Tuesday, June 8, 2010

Is Disorganization Holding You Back?



Many of us think we are organized and are not aware of how the contrary affects us. It is not always obvious how disorganization is affecting the quality and efficiency of your work.  Let's try is this short test to see if you are disorganized:

1. Do you spend a large part of your day looking for things, rummaging through piles, files, and drawers?
2. Do you forget important appointments and important tasks?
3. Do you spend less than 60% of your day focused on your most valuable tasks?
4. Have you missed deadlines or been late with responses to requests?
5. Do you complete lower priority task first?
6. Have you led a meeting without sending an agenda or missed to follow-up with minutes?
7. Do you have action items on your To-Do list that have been there for a while?
8. Have you discovered papers that needed your attention ages ago and now it is too late?
9. Do you have trouble retrieving files easily when needed?
10. Does it take you a while to find a key contacts information when you need it?

If you can answer yes to any of these questions then disorganization may be causing poor job performance. Being disorganized affects job performance and how others perceive you. Being disorganized can cost you and your company money, time and customers.

You've probably heard the saying, "Time is money."  Let's consider the cost of disorganization for you and your employer for a moment.  For example, suppose you are just spending one hour a day looking for things and your pay just $20 an hour.  In one week you have cost $100 and over a yearly period of 50 weeks (with two weeks off for vacation) the cost to your bottom line is $5,000.  Now, if your business has 100 employees and each of them is wasting one hour a day for 50 weeks of the year your bottom line is impacted to the tune of $500,000. Wow, that is a lot money!

There are other costs to you and the organization like buying duplicate and triplicate of things you can't find now only to locate them later.  Missed deadlines can result in customer dissatisfaction, missed product launches, and lost revenues.  Time is probably the largest impact to you and your company since it can never be replaced.

If you're always wading through clutter, misplacing key information or losing things in plain sight, then you need to start getting organized.  An organized space is simply one in which the things you need the most are close at hand, the things you need often are easily found, and the things you need rarely are out of the way but easily retrieved when needed.  The old adage often found in 5S describes an organized space as "a place for everything and everything in its place." You should be able to find things when you need them so you don't waste more time and money duplicating your efforts. That means that organization has to meet your needs, not some imposed notion of cleanliness.

Don't wait for something to happen, make something happen.  Apply 5S to organize your life and work area to gain efficiency.  5S originates from Toyota and is defined in English (and Japanese):

Sort (Seiri)
Set (Seiton)
Shine (Seiso)
Standardize (Seiketsu)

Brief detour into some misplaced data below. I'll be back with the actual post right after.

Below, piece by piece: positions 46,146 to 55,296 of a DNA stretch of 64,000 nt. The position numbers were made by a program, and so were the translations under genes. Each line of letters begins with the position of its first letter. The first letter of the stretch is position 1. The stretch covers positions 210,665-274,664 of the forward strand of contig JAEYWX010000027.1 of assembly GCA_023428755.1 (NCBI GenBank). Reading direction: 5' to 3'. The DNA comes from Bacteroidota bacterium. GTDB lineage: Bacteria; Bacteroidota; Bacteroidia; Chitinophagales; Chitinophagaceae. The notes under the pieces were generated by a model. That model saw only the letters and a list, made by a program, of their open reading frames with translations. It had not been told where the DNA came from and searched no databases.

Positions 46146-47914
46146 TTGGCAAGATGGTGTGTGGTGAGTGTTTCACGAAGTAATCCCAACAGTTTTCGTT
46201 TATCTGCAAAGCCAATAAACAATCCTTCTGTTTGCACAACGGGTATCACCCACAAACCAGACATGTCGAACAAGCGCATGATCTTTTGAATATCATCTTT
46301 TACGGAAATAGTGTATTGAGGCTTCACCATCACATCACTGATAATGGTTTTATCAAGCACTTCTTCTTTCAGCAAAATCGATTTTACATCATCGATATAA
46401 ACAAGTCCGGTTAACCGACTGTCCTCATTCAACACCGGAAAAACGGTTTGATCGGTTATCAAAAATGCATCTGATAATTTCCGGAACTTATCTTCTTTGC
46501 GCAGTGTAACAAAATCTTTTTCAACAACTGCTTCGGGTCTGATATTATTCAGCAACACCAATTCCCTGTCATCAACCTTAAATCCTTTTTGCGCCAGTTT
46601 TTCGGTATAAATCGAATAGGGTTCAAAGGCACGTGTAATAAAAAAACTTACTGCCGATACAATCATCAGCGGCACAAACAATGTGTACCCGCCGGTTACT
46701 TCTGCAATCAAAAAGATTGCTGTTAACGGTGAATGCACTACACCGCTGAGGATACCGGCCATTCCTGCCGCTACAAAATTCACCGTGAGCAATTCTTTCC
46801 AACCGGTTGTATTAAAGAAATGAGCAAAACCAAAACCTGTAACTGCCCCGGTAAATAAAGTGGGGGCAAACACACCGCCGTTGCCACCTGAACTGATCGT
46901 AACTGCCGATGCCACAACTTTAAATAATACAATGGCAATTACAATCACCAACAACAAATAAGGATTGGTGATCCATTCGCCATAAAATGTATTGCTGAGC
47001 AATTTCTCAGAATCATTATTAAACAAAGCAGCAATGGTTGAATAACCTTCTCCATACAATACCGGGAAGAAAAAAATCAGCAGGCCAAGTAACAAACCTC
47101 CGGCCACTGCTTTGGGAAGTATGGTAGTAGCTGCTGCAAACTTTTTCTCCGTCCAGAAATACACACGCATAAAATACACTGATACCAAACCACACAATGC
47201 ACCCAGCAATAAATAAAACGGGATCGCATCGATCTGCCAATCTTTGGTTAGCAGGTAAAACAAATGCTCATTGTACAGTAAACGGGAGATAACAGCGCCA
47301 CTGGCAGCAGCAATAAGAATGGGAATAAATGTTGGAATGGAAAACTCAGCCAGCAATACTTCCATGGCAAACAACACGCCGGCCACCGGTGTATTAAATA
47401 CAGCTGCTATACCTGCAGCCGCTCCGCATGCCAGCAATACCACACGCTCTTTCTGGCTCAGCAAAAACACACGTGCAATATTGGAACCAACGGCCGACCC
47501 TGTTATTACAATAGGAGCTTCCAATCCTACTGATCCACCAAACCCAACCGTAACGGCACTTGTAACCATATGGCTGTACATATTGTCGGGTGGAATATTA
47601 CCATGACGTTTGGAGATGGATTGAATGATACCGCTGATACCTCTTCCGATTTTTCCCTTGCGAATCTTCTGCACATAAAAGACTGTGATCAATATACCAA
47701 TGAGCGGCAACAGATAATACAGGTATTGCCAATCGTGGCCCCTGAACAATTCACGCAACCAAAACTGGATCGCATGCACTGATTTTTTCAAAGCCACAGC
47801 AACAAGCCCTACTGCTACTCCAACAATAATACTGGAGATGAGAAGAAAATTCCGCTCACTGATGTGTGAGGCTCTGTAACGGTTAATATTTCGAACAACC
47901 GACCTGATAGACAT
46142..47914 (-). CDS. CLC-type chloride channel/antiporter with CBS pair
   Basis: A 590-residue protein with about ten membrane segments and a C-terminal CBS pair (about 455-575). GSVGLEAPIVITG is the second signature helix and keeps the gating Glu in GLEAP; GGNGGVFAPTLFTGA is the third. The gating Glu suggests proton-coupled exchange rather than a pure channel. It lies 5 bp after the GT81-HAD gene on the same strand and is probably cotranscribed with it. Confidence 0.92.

Sustain (Shitsuke)

5S is a process and method for creating and maintaining an organized, clean, and high performance workplace.  It enables anyone to distinguish between normal and abnormal conditions at a glance.  5S can be the foundation for continuous improvement, zero defects, cost reductions and a more productive work space.  The 5S methodology is a systematic way to improve the workplace, processes and products through employee involvement.

Staying organized will save you time and money and allow you to focus on your tasks effectively thus increasing your personal productivity.  Don't let disorganization hold you back.


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4 comments:

  1. Great post, and very timely! My desk was starting to look a bit like the picture above and on Sunday I took the time to sort, set, shine & standardize my office space. I've used labels to mark where specific office products belong and created visual ways to see what priorities I have. Now the hardest part - sustain!
    Thanks again,
    Holly

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  2. Tim,

    I call the phenomenon in your picture 'Flat Surface Syndrome'. Some people find clear space anxiety-provoking, and feel the need to cover it up.

    I always love when people run the numbers like you did. Amazing how quickly waste adds up.

    Jeff

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  3. You'd be surprised how Toyota, who set off with 5S, now is one of the most disorganised organisations in the automotive industry. Good policies only are valid when there are the best leaders implementing same.

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  4. Holly, did you take any photos as examples we can share with others? I am glad it helped at least in some way to motivate your improvement.

    Jeff, I will have to remember that one and steal shamelessly.

    Fernando, I think Toyota has made some mistakes recently. But if you look at their contributions to manufacturing in general. They are the probably the single most influential company in the last 50 years. I believe they will learn from their mistakes and they will be better for it in the future. Good improvements do come from good people.

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